Finding genes in child psychology and psychiatry: When are we going to be there?
Article first published online: 26 AUG 2005
Journal of Child Psychology and Psychiatry
Volume 46, Issue 10, pages 1030–1038, October 2005
How to Cite
Plomin, R. (2005), Finding genes in child psychology and psychiatry: When are we going to be there?. Journal of Child Psychology and Psychiatry, 46: 1030–1038. doi: 10.1111/j.1469-7610.2005.01524.x
- Issue published online: 26 AUG 2005
- Article first published online: 26 AUG 2005
- Manuscript accepted 3 May 2005
- whole-genome association;
- behavioural genomics;
- speech-sound disorder;
- learning disabilities
Background: The seven papers in this special section chart where we are in the quest for quantitative trait loci (QTLs) in key areas of child psychology and psychiatry such as reading and hyperactivity. But we are not there yet.
Methods: This commentary considers some new developments that are likely to accelerate the journey towards the identification of QTLs.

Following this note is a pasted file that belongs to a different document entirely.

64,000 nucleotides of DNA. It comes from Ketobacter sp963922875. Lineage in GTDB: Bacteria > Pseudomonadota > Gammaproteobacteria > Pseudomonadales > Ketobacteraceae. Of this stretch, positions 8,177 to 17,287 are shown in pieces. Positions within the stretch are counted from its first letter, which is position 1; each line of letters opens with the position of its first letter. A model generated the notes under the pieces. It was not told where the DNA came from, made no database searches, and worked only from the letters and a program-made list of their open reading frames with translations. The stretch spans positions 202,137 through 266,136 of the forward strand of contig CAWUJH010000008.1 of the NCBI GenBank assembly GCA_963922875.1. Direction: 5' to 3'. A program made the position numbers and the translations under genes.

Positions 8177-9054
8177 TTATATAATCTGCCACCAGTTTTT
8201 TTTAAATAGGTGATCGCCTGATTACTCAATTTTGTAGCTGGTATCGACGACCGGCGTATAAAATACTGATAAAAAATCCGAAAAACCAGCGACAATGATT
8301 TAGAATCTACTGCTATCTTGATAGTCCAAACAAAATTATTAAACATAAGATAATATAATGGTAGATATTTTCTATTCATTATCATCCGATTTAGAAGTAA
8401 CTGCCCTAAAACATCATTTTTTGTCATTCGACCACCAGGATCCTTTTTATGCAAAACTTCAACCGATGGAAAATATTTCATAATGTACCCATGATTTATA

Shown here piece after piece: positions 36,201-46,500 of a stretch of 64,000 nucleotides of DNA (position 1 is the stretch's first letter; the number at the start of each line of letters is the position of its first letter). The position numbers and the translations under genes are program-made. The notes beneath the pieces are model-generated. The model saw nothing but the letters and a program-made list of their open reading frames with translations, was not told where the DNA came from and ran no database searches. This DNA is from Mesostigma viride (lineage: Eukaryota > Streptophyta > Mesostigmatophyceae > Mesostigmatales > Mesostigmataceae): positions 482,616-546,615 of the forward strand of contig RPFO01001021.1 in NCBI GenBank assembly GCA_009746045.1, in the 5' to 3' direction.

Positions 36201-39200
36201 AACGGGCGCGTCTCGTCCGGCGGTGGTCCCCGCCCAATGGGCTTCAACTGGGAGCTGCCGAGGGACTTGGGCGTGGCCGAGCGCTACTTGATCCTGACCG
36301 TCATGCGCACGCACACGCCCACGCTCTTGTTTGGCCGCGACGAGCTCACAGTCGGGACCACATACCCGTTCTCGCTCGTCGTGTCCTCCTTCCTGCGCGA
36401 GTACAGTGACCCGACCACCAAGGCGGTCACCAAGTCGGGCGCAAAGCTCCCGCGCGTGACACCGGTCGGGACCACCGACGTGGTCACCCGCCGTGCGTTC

Results: The single most important factor is the need for very large samples to attain adequate power to detect and replicate QTLs of very small effect size. Another important development is the microarray, which makes it possible to genotype hundreds of thousands of SNPs simultaneously. Using microarrays in association studies allows SNPs across the whole genome to be genotyped. Microarrays will boost power even more when they contain all functional polymorphisms in the genome, including functional non-coding DNA.
Conclusions: Once replicable QTLs are identified in areas such as reading and hyperactivity, the real journey will begin. Future studies will use sets of QTLs as genetic risk indicators in top-down behavioural genomic research, leading to gene-based diagnoses, gene-based treatments tailored to the individual, and early warning systems and interventions. These discoveries will eventually help to prevent or at least ameliorate childhood disorders before they cast their long shadow over development.